In spring and summer, she paints out of doors, capturing Sheridan’s idyllic scenes in rich oil hues as she sees them in real time.
Local artist Dianne Wyatt has been drawn to plein air painting since she took pencil and paintbrush in hand in an art class at Sheridan College. A Spanish teacher turned stay-at-home mom, she found herself longing to learn a new activity when her two children reached an age where they could care for themselves.
Her own mom had enjoyed painting, so Wyatt had exposure to art. When a friend suggested taking an art class, it didn’t take much convincing.
“It was the power of suggestion,” Wyatt said. “When I did, I just experienced that shift over to the right side of my brain. Time just passed, and I didn’t even notice it. The next time I looked up it was three hours later.”
She drew in class and out of class, eventually taking all the art courses offered at the community college. Since Wyatt already held a degree in Spanish, she was only three semesters away from earning a bachelor’s degree in art, too. She enrolled at the University of Wyoming.
The first semester, she took her daughter with her to Laramie and her son stayed in Sheridan with her husband, Bob Wyatt. The next semester, she took her son to Laramie. The third semester, she made a weekly commute to Laramie and back, earning her degree in 1990.
Like many college graduates, Wyatt suddenly had to decide what to do with her education. She had grown up in Denver, attended college in California and even spent a year in Mexico, but the subjects she loved most were the scenes she had called home since moving to Sheridan in 1974 a year after she and Bob were married.
“You look around in Wyoming and you see landscape,” Wyatt said. “You don’t see cityscapes. The land is very present, so I decided I’d paint the land.”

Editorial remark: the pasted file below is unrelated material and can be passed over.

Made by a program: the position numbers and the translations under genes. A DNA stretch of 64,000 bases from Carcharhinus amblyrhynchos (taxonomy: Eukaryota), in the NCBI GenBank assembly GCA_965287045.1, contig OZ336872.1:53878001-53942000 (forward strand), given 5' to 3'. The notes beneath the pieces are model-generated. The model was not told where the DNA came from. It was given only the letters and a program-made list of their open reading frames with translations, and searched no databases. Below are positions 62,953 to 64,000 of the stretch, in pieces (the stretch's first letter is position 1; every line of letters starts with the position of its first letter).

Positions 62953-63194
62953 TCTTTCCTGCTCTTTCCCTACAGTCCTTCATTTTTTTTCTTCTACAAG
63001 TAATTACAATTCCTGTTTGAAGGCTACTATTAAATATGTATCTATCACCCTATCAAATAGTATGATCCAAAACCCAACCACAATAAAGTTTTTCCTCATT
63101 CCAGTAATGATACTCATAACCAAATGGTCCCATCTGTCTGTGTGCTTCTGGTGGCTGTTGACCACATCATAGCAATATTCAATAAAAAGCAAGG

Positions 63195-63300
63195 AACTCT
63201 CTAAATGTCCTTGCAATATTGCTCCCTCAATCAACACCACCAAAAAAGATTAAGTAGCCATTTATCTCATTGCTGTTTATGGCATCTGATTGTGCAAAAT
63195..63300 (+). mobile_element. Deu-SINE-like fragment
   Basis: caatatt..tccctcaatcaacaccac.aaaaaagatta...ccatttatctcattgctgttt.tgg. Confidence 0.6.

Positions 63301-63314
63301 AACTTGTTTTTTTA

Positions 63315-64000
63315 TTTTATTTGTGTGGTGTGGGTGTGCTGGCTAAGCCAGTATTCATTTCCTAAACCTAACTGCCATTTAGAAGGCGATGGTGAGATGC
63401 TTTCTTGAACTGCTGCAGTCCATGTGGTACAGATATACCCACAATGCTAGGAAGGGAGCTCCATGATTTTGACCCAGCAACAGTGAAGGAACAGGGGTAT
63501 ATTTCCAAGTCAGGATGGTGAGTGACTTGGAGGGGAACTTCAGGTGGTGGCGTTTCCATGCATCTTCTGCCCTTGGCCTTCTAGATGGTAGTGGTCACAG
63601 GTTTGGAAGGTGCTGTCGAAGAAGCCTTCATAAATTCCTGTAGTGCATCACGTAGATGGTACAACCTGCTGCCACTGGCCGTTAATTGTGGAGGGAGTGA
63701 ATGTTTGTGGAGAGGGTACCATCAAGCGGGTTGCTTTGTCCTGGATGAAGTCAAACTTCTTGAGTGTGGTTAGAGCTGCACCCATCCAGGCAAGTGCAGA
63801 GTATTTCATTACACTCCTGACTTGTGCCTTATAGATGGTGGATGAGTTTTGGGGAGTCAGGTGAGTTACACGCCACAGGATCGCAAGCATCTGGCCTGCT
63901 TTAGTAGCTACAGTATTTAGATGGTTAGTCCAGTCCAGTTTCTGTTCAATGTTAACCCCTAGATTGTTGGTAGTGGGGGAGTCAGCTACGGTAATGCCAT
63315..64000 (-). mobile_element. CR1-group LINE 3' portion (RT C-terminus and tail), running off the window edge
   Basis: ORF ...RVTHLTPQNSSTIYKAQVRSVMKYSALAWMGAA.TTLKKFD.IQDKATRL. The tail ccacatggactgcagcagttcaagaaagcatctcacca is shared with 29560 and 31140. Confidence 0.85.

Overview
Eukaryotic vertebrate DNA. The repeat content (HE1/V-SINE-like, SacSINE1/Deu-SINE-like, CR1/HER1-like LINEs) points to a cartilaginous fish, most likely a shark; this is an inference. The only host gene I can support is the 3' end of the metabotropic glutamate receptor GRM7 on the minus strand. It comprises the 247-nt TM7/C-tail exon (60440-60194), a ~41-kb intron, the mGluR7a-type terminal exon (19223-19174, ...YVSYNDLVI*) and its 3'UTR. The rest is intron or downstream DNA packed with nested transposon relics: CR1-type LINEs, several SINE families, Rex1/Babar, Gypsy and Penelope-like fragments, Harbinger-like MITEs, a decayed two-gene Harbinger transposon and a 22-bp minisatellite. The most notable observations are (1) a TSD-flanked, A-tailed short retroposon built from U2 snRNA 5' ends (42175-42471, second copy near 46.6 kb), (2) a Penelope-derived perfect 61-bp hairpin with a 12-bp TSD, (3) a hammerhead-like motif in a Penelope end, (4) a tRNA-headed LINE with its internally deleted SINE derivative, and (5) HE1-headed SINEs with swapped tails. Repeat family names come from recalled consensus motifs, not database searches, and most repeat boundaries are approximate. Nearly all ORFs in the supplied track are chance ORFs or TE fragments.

Wyatt began to take easel, paper and paints to surrounding ranches, conservation areas and favorite hideaways in the foothills of the Bighorn Mountains. Sometimes she paints by the side of the road, and sometimes with friends, but she always enjoys the escape into the right side of her brain in the lands she loves.
“There’s just some favorite places that it’s different each time you go back there because maybe it’s a different season, or maybe the light’s different. I just never get tired of painting around here,” Wyatt said.
After taking a class in pastels, Wyatt was drawn to the immediacy of the medium. Without a brush in hand, she could draw with speed and vigor in the tempo of the Latin music she often plays in her studio.
Now, Wyatt spends summers painting outdoors and winters working with pastels in the bright, airy studio she and her husband completed behind their house a year ago. She has become a well-known and well-loved artist in Sheridan, but she can’t tell you how many shows she’s had over the last 30 years. She will joke that the friends who came to her first show at Sheridan College were “really good friends because it was really bad.”
Then she’ll smile and laugh in her bright, airy manner, and it becomes evident her art is an extension of her personality.
As SAGE Community Arts executive director Kate Harrington said of Wyatt’s current show at the art center: “It’s like stepping into a garden.”